Re: virus: accurate statements vs The Absolute Truth

David Leeper (
Mon, 27 Aug 1956 23:15:31 +0000


> After answering David's post on the Uncertainty
> Principle I think that maybe atoms do behave in
> an unpredictable way... And only on the macro
> scale they are "statistically" predictable? TT
> would be the "macro consistency" then. There
> would be no consistency, no TT and no AT on the
> atomic level. It's hard to believe. What do
> you think?

We're always on difficult ground when dealing
with Quantum Mechanics, especially when the
scientists themselves can't seem to agree. Here's
a quote from Richard Feynman:

"I would like to put the Uncertainty Principle in
its historical place: When the revolutionary ideas
of quantum physics were first coming out, people
still tried to understand them in terms of old-
fashioned ideas (such as, light goes in straight
lines). But at a certain point the old-fashioned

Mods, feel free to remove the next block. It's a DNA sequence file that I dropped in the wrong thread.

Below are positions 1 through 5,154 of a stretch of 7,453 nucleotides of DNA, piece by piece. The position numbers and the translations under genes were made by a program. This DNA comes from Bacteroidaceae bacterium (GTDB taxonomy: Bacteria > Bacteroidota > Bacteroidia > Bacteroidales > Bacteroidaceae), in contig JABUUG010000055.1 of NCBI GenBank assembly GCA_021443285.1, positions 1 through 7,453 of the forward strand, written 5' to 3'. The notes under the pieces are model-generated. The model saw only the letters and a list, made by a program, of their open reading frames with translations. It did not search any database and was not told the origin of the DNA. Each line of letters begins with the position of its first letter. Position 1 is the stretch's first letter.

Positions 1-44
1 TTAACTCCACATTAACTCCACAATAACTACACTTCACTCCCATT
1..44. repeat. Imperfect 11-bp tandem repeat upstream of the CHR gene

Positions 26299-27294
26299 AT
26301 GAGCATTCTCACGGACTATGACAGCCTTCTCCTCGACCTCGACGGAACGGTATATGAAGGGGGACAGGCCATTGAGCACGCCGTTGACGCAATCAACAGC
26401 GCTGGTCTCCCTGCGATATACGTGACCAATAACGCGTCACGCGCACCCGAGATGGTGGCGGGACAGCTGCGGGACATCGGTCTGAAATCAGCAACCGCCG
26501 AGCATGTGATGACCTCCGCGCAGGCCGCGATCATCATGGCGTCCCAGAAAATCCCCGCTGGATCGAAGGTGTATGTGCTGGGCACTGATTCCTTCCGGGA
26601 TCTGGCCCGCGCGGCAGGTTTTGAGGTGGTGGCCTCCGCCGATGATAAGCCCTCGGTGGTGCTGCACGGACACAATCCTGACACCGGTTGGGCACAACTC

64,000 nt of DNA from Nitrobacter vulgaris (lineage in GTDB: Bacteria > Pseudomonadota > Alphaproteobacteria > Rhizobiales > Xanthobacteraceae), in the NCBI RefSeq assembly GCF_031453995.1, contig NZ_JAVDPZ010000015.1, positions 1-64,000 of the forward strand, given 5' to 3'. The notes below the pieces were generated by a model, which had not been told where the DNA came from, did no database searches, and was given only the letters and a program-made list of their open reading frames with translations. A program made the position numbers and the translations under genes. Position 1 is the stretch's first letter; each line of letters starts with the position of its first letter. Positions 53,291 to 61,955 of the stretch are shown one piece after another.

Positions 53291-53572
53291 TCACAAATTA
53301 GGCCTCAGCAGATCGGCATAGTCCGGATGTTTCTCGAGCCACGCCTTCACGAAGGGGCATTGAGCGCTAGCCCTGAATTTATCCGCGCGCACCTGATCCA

ideas would begin to fail, so a warning was
developed that said, in effect, "Your old-fashioned
ideas are no damn good when ..." If you get rid of
all the old-fashioned ideas and instead use the
ideas I'm explaining in these lectures -adding
_arrows_ for all the ways an event can happen-
there is no need for an uncertainty principle!"

- QED, The Strange Theory of Light and Matter.

Kenneth Boyd's idea of the union of all true
statements, which I modified to change over time
and called TRTH!t (where !t represents a time
index), is _exactly_ the same type of idea
Feynman used to ditch the Uncertainty Principle.

Feynman's ideas are stunning in their simplicity
and inspiring in their power. QED is definitly
a good read.

In the meantime, I think TRTH!t is an idea worth
holding on to in this discussion. The concepts
we're discussing border on metaphysics and it's
difficult not to get lost. TRTH!t at least keeps
us within sight of some solid rational thought.

Is there TT at the Quantum level? To be honest,
I'm not sure I understand what TT is. I believe
it's the set of all statements which are in
TRTH!t regardless of the value of !t. In other
words, the set of statements which are always
true regardless of time. If this is a correct
definition, then by definition it would exist
even at the Quantum level. Pi is pi,
1 + 1 = 1 (in Cohesive Math, of course), and so

Does this seem correct?

David Leeper
Homo Deus  
1 + 1 != 2